Before purchasing a kayak, you need to decide how you are going to use it. Do you want to paddle in rivers and white water; estuaries, lakes and ponds or long distances along coastlines and in open water? Kayaks that combine versatile handling characteristics with reasonable weight and low maintenance are a good choice for recreational kayakers. Most kayaks are made from plastic or fiberglass. Plastic boats offer durability on rocky shorelines and are less expensive than fiberglass boats. Fiberglass boats are lighter and faster and can be repaired if cracked. The length and width of a kayak is also important. Shorter and wider plastic kayaks are are a good choice for recreational paddling on smaller bodies of water. Sea kayaks (plastic and fiberglass) are longer so they will track straight and move faster over long distances. You should also consider hatch size and storage space if you plan to do overnight kayak trips. See Frequently Asked Questions to learn more about which types of boats are best for which activities.
A light, well-balanced paddle will greatly add to your kayaking enjoyment. Like the boats they are designed to propel, today's kayaking paddles are made of many different materials: fiberglass, plastic, metal, Kevlar®, wood or combinations of these. One-piece wood paddles are beautiful to look at and a joy to use. Two-piece paddles let you customize blade positioning and are easier to store and portage. Four-piece paddles are a good option for travel or an emergency. The paddle that is right for you should be determined by the type of paddling you intend to do most, and an extra paddle is a good item to have on any trip. If you need more advice on paddle selection, call our Outdoor Hotline staff at 800-226-7552 any day between 8 a.m. and 10 p.m. EST, or drop them a line via email.
Make sure your PFD rides comfortably over your spray skirt and can be adjusted to fit snugly over a swim suit, wet suit or dry suit. The armholes and neck should be cut generously enough so they do not chafe when you're paddling aggressively. It's important that there are enough pockets and attachment points for all your safety equipment: whistle, compass, strobe, lip balm, sunscreen and whatever else you like to carry. Swim in your PFD so you know how it will feel. Get one that is highly visible, because kayakers are not always easily seen by other boaters. Wear it every time you paddle.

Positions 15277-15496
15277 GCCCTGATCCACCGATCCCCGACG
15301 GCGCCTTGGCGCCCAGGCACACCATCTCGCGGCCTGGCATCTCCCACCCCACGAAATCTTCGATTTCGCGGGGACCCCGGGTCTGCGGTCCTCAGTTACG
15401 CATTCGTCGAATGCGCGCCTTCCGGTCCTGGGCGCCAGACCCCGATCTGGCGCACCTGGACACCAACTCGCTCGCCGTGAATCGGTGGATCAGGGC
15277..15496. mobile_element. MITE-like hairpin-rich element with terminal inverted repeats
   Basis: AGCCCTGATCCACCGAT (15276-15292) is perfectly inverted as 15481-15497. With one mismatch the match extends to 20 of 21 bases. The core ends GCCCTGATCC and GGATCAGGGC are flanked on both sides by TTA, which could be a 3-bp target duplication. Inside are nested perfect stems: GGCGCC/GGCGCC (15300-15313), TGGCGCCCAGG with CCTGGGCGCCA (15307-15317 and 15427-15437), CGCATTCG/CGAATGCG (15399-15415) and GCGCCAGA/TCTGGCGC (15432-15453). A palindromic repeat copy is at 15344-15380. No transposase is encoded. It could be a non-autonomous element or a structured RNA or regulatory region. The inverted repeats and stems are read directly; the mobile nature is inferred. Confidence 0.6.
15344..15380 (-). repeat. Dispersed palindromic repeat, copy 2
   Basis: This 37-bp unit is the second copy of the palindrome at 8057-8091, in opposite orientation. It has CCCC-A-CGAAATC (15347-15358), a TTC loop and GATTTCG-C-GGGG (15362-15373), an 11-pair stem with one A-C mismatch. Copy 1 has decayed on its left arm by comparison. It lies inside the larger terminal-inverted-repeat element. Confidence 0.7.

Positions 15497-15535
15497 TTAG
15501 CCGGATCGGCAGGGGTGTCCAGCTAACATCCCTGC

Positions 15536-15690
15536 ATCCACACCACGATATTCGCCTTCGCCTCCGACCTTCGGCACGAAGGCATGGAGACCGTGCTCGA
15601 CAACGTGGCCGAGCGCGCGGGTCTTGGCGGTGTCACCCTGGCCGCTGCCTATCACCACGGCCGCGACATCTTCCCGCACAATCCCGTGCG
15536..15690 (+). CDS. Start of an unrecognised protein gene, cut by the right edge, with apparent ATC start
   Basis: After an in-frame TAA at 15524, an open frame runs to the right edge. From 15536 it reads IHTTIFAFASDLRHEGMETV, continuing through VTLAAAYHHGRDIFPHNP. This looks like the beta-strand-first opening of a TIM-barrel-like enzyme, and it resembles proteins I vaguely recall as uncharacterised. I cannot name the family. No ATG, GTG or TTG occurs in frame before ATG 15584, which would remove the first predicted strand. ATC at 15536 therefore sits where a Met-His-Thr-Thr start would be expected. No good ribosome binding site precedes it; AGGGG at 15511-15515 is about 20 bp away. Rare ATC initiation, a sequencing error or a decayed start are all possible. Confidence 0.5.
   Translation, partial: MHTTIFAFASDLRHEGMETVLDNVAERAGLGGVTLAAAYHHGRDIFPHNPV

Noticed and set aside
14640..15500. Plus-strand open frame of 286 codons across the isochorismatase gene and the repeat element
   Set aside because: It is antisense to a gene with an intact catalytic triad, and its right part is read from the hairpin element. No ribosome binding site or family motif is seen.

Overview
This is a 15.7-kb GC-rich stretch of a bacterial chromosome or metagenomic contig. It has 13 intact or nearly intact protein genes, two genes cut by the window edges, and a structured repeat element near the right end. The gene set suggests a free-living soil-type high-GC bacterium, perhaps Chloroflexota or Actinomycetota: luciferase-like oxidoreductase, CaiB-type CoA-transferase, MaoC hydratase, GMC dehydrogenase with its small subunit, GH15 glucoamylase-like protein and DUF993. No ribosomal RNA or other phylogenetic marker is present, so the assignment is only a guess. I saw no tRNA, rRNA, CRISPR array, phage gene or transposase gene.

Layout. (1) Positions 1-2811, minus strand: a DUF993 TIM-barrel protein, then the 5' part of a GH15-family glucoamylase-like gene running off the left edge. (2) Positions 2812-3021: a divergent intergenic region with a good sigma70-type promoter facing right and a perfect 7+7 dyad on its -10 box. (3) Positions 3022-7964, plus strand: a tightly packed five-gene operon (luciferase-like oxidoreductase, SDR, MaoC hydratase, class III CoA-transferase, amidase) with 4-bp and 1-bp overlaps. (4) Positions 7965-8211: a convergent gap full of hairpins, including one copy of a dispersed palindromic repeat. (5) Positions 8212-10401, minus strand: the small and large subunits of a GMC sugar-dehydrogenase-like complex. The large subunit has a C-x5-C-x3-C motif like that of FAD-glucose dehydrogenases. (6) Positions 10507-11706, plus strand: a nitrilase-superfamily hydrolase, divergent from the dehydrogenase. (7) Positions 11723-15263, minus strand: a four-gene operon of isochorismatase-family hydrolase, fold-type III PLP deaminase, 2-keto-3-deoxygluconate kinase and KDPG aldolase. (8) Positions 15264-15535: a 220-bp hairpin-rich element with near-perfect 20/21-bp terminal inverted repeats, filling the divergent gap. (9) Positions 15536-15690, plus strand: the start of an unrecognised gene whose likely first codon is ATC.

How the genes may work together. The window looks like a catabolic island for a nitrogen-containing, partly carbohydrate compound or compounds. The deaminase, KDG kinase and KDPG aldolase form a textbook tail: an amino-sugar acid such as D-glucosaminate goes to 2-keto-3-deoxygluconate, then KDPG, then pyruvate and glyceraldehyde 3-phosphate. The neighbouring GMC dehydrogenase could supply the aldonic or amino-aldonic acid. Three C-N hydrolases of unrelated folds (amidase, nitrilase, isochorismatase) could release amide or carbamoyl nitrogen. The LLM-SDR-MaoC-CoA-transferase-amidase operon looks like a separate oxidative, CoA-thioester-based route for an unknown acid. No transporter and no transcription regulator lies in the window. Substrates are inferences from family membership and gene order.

Except in the gentlest water, a spray skirt is essential to a kayaker. It snugs around your waist and stretches over the top of the cockpit to keep water from entering the kayak. It keeps water out during a capsize, and if you need to exit the boat while upside down ("wet exit"), it pulls away from the cockpit allowing you to return to the surface quickly.
Made of either a waterproof/breathable fabric like Gore-Tex® or coated nylon, these jackets are light and will keep you protected from wind and spray. A short-sleeved pullover style keeps the torso warm when the air temperature starts to drop. A long-sleeved jacket with latex gaskets at the neck and/or wrists is wonderful for colder days or colder water. Wrist gaskets keep your sleeves from filling up with drips off the paddle. Neck and wrist gaskets keep water out in rough white water or in the event of a capsize in cold water.
Choose clothes made from quick-drying, moisture-wicking fabrics. Nylon shorts, polyester long underwear, fleece or polyester tops and nylon or Gore-Tex windshells. Wet suits and dry suits are important when the water is cold. No matter how warm the air is, dress for the water temperature. If you get too hot paddling, you can always get wet to cool off, but if you're not dressed for the water, you could be in dangerous conditions very quickly. If you're not willing to get totally wet at the beginning of the trip, you're not adequately prepared.
Hats with big brims are great for summer paddling as they shade your eyes, and protect your face and neck from the sun. Wool or fleece ski hats are a must when it's cold, and a helmet is always in order when paddling in surf or white water.
Flexible neoprene booties are comfortable and offer protection when getting in and out of the boat ? and they're warm. Avoid shoes that have laces or straps that could get tangled in the foot pedals of your kayak. Sandals are a good choice for the beach and around camp. Wool or fleece socks are best for warmth, but fleece socks dry faster.
If you paddle without a skirt or have to wet exit, a hand pump and sponge are a must to have along. Even on a short excursion they are essential gear for enjoyable paddling.
For touring bring a first aid kit (which includes motion sickness tablets or wrist band), and an emergency kit that contains fire-starting materials, compass, map, high-energy food, a plan (or equipment) for emergency shelter, extra clothing, throw bag and towing harness. Your safety equipment list should get longer as the trip distance and remoteness increase.
The following is a list of items you should consider bringing with you when sea kayaking:
- Compass, chart and chart case (plan your route ahead of time)
- At least one signaling device (flashlight, strobe, three flares, horn/whistle, cell phone, VHF radio, orange flag, mirror)
- Sunscreen and lip balm
- Flotation bags if your kayak doesn't have waterproof compartments (and to increase safety in a fiberglass boat)
- An extra pair of prescription glasses or contacts
- Extra food and drinking water
A good quality roof rack system or trailer is a must for transporting your boat. A small portable boat cart also makes bringing your boat down to the water and back to your car much easier.